International community calls on UNESCO to lead efforts towards a literate world for all
On 3 November in New York, the United Nations General Assembly adopted with consensus its resolution on literacy: ‘Literacy for life; shaping future agendas’ (A/C3/71/L9/Rev1).
Sponsored by 101 Member States, the UN resolution on Literacy was an effort to continue the legacy of the United Nations Literacy Decade (UNLD) in the global aspiration that ‘all youth and a substantial proportion of adults achieved literacy and numeracy by 2030’.
It recognized the importance of being literate in the twenty-first century’s knowledge-societies and economies and promoted access to education and lifelong learning for all worldwide.
The representative of Mongolia presented the resolution describing UNESCO as the carrier of “(…) a catalytic and coordinating role in supporting Member States’ efforts to create a more literate world.”
The International community requested UNESCO to continue its coordinating and catalyzing role in the areas of education and promotion of literacy, both through the Global Alliance for Literacy (GAL), the UNESCO Global Partnership for Girls’ and Women’s Education and UNESCO’s Global Network of Learning Cities (GNLC).
The resolution also called upon Governments to scale up literacy programmes, recognizing literacy as the foundation for lifelong learning and the need to persistently and evenly implement national programmes and measures to meet the diverse learning needs through innovation; technology; partnerships and cross-sectoral approaches.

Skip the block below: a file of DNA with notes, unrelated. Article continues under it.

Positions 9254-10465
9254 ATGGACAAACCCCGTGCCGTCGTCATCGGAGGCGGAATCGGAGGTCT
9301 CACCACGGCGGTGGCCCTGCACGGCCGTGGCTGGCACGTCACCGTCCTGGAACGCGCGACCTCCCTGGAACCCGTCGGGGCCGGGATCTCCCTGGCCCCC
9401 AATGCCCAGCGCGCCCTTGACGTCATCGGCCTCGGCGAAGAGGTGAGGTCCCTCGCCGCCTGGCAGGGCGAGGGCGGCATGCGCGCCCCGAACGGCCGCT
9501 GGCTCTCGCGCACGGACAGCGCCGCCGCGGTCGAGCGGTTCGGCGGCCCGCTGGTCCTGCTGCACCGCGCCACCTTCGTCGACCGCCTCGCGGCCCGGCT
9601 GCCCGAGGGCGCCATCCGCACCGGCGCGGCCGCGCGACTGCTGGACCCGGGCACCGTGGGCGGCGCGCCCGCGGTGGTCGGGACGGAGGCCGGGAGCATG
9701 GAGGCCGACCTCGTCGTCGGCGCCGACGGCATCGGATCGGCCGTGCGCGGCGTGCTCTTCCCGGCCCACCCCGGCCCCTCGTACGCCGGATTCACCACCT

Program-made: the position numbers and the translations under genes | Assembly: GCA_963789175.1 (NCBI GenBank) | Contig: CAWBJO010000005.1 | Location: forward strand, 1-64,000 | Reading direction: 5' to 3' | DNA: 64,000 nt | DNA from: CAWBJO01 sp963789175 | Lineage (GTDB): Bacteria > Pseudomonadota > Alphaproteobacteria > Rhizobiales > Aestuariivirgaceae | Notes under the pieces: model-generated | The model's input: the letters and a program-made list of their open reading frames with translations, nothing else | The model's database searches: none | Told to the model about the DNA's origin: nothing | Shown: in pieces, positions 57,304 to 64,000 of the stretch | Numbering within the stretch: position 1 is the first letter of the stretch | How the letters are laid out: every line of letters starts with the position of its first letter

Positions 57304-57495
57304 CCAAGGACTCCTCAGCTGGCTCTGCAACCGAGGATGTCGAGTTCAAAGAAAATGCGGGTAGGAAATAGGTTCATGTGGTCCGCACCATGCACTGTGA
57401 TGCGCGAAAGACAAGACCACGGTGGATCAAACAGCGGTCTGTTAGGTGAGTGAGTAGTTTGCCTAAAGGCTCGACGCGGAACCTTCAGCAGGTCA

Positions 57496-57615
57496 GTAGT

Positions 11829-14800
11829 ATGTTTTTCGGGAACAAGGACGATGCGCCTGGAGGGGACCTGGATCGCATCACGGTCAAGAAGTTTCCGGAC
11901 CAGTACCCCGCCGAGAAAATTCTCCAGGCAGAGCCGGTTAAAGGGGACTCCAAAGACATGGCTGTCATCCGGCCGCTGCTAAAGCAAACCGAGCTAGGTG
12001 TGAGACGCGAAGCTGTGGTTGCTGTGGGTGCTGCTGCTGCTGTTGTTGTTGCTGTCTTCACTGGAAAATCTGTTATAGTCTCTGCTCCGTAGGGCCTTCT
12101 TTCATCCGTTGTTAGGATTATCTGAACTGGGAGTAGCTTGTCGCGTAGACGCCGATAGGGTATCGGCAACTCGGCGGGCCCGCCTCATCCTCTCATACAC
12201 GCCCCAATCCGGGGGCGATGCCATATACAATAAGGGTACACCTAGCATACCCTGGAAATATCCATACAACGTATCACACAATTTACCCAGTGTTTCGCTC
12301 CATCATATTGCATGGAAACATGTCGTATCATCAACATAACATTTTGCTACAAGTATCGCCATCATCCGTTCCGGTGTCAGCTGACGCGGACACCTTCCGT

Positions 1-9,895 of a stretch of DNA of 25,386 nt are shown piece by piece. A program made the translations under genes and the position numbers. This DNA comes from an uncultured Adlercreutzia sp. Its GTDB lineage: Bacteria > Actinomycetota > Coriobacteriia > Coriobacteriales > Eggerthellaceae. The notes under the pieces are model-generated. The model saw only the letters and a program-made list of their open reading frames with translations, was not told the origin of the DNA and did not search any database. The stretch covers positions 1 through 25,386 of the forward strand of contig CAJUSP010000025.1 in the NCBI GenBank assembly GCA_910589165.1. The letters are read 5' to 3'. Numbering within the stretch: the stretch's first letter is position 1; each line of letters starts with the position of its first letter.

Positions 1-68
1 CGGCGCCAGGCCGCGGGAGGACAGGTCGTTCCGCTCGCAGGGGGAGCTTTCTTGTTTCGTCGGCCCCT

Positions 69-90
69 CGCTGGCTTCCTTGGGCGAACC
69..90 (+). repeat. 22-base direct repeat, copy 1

Continuous gender gap in education
The resolution expressed deep concern for the 758 million adults worldwide lacking basic literacy skills and the 124 million children remaining out of school, especially girls and women and rural communities.
The persisting gender gap in education, resulting in that nearly two thirds of the world’s non-literate adults are women, made the resolution recall the International Conference on Girl’s and Women’s Literacy and Education and affirmed that the realization of the right to education, especially for girls, contributes to the promotion of human rights, gender equality, development and diminishment of poverty.
Other concerns were the disrupted educational services in humanitarian urgencies and the low literacy rates among children and adults with disabilities.
To meet these challenges, the General Assembly recognized the need for substantial investments and smart use of strategic partnerships to improve quality education, and referred to the recommendations of the International Commission on the Financing of Global Education Opportunities.
UN-Secretary General, in cooperation with the Director General of UNESCO, will submit a report on the implementation of the present resolution to the General Assembly at its 73rd session.
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